At least 60 medics treating victims of Russian ‘radiation explosion’ are ‘flown to Moscow for urgent tests’ – as doctor likens crisis to chilling Chernobyl TV series
- Sixty medics at Arkhangelsk hospital, Russia, flown to Moscow for urgent tests
- Village of Nyonoksa was the nearest site to ‘radiation explosion’ which killed five
- Medic was ‘not informed about the amount or concentration of isotope found’
- Three victims arrived naked in bags on August 8 but medics not told full extent
As many as 60 medics at a hospital treating injured workers from the recent Russian ‘radiation explosion’ have been flown to Moscow for urgent medical tests, it is reported.
One doctor was later found to have Caesium-137 — a radioactive isotope that is a byproduct of the nuclear fission of uranium-235 — in his muscle tissue.
The medic ‘was not informed about the amount or concentration of the isotope found’, reported The Moscow Times in startling new revelations over the explosion during a weapon test.
Three victims arrived naked and wrapped in translucent plastic bags on the day of the explosion – 8 August – but at no point were medics at Arkhangelsk Regional Clinical Hospital told how the men had become injured except that it involved an explosion, it was revealed.
Villagers in Nyonoksa received urgent medical checks by top doctors from Moscow after a mysterious Russian military explosion left five Russian scientists dead
One day later all medical records from the incident were deleted by Russian secret services agents who visited to hospital.
Two of these three victims treated at the hospital later died en route to the airport to be transported to Moscow.
The incident is compared by one doctor to a shocking scene from the HBO mini-series ‘Chernobyl’ when doctors are depicted treating victims without protective gear.
In the drama, a nurse explains that their clothes should be burned, but the medics still handle toxic items with their bare hands.
‘Thirty-three years later and our government hasn’t learned a thing. They keep trying to hide the truth,’ said a doctor at the Arkhangelsk hospital where this month’s weapons test victims were treated.
This month’s incident is now known to have killed five Russian weapons researchers, hailed as ‘national heroes’ at their joint funeral, but the state has not given specific details of how the ‘accident’ happened.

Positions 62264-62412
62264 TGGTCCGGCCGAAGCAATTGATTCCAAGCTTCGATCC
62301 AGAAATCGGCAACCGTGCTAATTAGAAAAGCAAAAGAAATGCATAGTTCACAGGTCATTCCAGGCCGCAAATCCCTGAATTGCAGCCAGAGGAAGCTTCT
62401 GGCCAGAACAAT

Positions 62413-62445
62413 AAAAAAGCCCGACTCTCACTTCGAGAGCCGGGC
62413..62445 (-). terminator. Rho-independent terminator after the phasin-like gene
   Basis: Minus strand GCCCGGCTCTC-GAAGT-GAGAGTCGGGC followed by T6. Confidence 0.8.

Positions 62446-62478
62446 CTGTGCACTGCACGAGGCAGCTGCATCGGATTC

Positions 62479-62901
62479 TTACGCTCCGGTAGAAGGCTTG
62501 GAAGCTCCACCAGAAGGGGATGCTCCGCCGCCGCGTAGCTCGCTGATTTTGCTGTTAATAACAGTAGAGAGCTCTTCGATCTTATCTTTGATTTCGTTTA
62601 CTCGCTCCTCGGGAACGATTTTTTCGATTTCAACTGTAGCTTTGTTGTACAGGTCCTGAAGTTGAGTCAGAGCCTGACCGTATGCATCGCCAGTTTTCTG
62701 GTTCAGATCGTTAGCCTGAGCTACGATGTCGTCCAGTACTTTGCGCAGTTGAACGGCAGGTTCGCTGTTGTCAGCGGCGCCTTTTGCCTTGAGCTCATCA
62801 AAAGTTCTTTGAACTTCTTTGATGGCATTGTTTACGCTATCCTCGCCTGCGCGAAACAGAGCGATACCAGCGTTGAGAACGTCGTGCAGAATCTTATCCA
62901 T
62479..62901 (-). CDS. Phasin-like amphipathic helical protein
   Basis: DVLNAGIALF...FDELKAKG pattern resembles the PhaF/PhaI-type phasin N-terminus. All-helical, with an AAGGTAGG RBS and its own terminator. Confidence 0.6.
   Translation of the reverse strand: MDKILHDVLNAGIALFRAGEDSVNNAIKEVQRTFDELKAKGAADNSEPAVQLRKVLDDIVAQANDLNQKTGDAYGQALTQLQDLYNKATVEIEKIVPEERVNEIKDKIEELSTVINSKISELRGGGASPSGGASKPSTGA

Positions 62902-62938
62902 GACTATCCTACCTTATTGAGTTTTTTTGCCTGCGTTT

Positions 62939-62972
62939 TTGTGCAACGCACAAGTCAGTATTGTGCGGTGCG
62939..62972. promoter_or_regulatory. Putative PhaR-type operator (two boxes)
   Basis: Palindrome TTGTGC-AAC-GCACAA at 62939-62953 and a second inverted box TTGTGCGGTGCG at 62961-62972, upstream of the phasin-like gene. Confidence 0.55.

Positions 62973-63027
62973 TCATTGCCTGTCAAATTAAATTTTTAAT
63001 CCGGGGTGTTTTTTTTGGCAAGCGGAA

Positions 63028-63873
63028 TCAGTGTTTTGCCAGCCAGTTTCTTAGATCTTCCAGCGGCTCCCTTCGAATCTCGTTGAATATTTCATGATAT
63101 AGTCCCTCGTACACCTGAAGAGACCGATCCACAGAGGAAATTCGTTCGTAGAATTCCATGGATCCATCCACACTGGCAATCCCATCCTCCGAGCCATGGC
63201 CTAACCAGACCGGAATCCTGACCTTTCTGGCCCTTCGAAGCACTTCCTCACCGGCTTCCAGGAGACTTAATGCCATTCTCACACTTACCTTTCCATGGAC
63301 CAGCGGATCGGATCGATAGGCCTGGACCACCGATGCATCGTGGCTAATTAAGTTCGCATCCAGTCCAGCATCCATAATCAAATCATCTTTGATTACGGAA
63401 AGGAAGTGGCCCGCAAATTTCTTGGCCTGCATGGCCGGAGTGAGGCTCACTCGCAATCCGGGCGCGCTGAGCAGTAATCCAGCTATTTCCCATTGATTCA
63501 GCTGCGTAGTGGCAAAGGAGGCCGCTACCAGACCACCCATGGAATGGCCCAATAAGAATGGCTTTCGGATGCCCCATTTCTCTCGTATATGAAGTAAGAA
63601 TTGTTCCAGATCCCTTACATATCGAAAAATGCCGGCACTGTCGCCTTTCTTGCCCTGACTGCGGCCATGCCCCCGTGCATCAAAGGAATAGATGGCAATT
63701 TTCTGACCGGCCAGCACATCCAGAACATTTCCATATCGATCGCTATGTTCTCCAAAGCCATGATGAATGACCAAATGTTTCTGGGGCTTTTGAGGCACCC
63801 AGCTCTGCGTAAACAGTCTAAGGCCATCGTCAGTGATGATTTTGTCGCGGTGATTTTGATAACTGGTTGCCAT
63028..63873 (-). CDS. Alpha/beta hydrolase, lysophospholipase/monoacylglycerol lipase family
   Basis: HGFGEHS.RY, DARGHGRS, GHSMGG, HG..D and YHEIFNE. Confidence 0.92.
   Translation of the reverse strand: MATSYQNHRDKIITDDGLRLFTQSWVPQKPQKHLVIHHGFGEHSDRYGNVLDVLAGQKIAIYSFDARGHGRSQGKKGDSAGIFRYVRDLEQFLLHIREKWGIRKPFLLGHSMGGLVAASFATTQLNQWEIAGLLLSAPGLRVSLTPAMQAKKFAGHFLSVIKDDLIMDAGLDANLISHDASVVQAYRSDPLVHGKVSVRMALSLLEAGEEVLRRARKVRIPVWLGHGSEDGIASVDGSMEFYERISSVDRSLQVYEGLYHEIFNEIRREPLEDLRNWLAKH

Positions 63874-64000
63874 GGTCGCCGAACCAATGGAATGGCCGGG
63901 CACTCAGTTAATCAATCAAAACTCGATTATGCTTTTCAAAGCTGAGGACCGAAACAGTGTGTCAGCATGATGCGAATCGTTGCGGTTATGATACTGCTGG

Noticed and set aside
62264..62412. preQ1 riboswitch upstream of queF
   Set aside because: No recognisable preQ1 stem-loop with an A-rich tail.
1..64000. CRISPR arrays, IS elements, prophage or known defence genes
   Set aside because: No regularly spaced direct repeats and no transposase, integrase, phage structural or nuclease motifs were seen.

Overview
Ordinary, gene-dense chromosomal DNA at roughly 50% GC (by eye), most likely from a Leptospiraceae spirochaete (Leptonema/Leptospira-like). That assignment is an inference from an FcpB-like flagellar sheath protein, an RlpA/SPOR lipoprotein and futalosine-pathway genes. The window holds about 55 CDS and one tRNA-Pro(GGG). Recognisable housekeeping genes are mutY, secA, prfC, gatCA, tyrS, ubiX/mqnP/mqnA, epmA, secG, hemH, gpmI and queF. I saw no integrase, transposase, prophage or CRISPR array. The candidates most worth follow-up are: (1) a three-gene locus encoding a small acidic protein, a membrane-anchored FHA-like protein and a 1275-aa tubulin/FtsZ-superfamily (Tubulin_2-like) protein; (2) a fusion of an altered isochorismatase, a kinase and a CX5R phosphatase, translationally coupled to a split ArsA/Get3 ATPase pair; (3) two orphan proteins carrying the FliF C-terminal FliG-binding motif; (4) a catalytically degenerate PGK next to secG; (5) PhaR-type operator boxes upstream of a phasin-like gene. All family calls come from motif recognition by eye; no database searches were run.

Others injured from the explosion at the testing site close to Nyonoksa (also called Nenoksa) village are in hospital care in Moscow, say reports.
Five medical sources at the Arkhangelsk hospital told The Moscow Times anonymously that they were ‘shocked and angered’
All medics directly involved in treating victims at the Arkhangelsk hospital were told by the FSB secret service to sign non-disclosure agreements, reported the newspaper which cited medical sources.
Medical records of the incident at this hospital were also expunged from hospital computers, it was claimed.
It is not known if similar action was taken at other hospitals where victims were treated.
Five medical sources at the Arkhangelsk hospital told the newspaper anonymously that they were ‘shocked and angered’.
It is unclear how many people were present in the village of Nyonoksa when the explosion occurred
Medics working directly with the patients were cautioned by the FSB – the Federal Security Service, formerly part of the KGB – to ‘sign non-disclosure agreements that prevent them from talking about what happened’, they said.
‘They weren’t forced to sign them, but when three FSB agents arrive with a list and ask for those on the list to sign, few will say no,’ a senior doctor was quoted as saying.
It was the FSB officers who also found and deleted the files relating to victims of the explosion.
One doctor told the newspaper: ‘The staff is furious to say the least.’
The medics were concerned that the wounded had been sent to a civilian not a military hospital.
A doctor said: ‘This is a public hospital….We weren’t prepared for this and other people could have been affected…Still, everyone did their jobs professionally.’
Later the victims were sent to a specialist hospital in Moscow.